Extracting weeds from an artificial lawn requires a very different technique to that applied to a lawn of real grass. I soon found this out when I tidied a neighbour’s back garden last week. For a start, a hand fork or trowel is unnecessary since the weeds seem to embed themselves into the weave of the material to which the ‘grass’ is attached. No need here for a sharp implement to loosen the soil around the weed’s roots before yanking the weed from the ground. Instead, the weed needs to be grasped between thumb and forefinger and gradually pulled up with a final gentle twist to keep the roots intact. I have never seen roots so clean! I was surprised to see that even an artificial lawn can host weeds but the weeds I removed were ephemeral weeds like groundsel (Senecio vulgaris) and hairy bittercress (Cardamina hirsuta). No ‘lawn spoiler’* to worry about here like greater plantain (Plantago major) . And I suppose that is the merit of an artificial lawn: even if some enterprising little weeds manage to embed themselves into the surface of the material, the long-rooted perennial weeds cannot penetrate the thick polypropylene base.
This was my first experience of working with synthetic grass and although I’m by no means a convert, I can see that compared to a real lawn there is no need for cutting, edging and feeding. This lawn looked particularly authentic and included material which seemed to mimic the straw-coloured thatch that accumulates at the base of grass stems over time. In a real lawn this has to be raked out from time to time to make room for fresh blades of grass to grow.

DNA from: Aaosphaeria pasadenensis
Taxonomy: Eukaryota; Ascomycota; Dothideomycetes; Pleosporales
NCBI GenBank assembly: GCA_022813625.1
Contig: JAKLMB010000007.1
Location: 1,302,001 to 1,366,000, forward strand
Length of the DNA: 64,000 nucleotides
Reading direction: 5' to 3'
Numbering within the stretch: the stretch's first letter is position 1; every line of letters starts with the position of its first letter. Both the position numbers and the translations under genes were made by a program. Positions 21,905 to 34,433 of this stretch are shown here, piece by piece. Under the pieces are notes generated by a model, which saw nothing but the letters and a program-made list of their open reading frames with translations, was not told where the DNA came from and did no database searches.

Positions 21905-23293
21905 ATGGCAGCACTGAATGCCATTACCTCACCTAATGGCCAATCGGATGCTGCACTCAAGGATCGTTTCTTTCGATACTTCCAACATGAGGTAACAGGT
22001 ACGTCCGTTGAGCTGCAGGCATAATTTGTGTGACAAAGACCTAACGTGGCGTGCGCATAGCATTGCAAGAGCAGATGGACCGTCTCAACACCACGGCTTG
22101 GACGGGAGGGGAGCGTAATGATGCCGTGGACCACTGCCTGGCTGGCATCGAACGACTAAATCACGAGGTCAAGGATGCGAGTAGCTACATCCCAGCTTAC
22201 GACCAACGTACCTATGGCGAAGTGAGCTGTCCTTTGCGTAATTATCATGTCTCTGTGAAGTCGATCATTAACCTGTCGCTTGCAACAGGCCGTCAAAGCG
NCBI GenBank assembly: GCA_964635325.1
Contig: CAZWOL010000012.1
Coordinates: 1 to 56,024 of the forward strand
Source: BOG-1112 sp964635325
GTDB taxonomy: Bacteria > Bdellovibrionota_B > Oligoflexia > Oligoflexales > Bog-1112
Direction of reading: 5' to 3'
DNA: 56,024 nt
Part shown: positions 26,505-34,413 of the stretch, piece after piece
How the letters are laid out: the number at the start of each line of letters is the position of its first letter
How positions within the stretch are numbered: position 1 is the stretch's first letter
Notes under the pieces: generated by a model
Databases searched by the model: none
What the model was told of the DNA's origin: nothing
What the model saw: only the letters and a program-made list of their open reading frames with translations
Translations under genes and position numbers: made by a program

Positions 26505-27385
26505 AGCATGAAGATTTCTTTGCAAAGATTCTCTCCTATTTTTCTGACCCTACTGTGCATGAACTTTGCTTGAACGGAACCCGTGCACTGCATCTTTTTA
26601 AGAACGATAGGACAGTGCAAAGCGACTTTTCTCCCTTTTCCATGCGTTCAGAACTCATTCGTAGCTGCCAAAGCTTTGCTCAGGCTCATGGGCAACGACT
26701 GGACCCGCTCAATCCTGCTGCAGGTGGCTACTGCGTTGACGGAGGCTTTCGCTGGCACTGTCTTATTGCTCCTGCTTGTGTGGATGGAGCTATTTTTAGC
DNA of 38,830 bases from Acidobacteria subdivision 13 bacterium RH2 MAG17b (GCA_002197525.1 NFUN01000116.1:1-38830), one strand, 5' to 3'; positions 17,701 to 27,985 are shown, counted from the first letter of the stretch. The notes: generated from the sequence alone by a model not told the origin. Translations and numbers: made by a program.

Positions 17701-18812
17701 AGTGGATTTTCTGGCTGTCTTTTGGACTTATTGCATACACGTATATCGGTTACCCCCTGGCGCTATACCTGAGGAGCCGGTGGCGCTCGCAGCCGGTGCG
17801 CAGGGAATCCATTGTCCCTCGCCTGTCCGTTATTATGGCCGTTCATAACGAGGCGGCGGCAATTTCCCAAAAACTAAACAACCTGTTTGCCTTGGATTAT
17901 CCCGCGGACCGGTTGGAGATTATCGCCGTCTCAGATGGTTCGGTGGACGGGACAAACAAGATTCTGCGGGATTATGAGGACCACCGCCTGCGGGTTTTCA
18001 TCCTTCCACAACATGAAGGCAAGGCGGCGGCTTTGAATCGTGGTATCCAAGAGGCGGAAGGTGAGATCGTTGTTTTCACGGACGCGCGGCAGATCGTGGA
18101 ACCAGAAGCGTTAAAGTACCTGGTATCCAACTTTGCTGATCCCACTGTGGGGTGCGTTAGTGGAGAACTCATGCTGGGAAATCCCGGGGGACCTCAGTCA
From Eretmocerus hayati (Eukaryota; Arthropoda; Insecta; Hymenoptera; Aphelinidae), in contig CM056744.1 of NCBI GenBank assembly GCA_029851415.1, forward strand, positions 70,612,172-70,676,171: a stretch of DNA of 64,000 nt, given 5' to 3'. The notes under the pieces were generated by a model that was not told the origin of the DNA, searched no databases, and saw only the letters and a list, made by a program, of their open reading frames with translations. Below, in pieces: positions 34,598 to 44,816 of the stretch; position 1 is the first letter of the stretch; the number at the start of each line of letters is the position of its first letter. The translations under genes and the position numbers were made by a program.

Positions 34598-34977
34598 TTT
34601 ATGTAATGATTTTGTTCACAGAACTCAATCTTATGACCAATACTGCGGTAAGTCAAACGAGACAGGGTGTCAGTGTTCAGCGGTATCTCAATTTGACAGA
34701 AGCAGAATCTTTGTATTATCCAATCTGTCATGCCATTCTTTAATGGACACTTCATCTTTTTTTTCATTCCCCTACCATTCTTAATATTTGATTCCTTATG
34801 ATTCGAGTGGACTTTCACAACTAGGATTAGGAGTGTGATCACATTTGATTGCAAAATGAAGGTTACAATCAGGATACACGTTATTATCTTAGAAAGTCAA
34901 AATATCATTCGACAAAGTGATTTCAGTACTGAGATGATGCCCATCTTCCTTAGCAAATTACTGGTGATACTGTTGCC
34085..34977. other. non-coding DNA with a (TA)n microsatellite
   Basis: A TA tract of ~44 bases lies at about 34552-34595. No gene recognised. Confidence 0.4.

As I carefully removed the weeds I began reflecting on the growing popularity of artificial grass and not only in domestic gardens. A mile and a half from here, were it not for the Coronavirus crisis, the newly built stadium to be shared between Brentford FC and London Irish RFC would soon have opened its doors for the first time. We hope it will still open in time for the new season in the summer. Having read somewhere that many modern football pitches are created using a hybrid of real and synthetic grass, I determined to find out more. I approached Nity Raj, a parkrun friend and director of Brentford FC, to ask him about the system used at the club’s current ground, the dearly loved Griffin Park, and at the new Brentford Stadium at Kew Bridge. Little did I know as we chatted on Saturday mornings over peppermint tea after the weekly 5k run at Richmond’s Old Deer Park, that Nity knew anything about this topic. Here he generously shares what he knows about football pitch technology: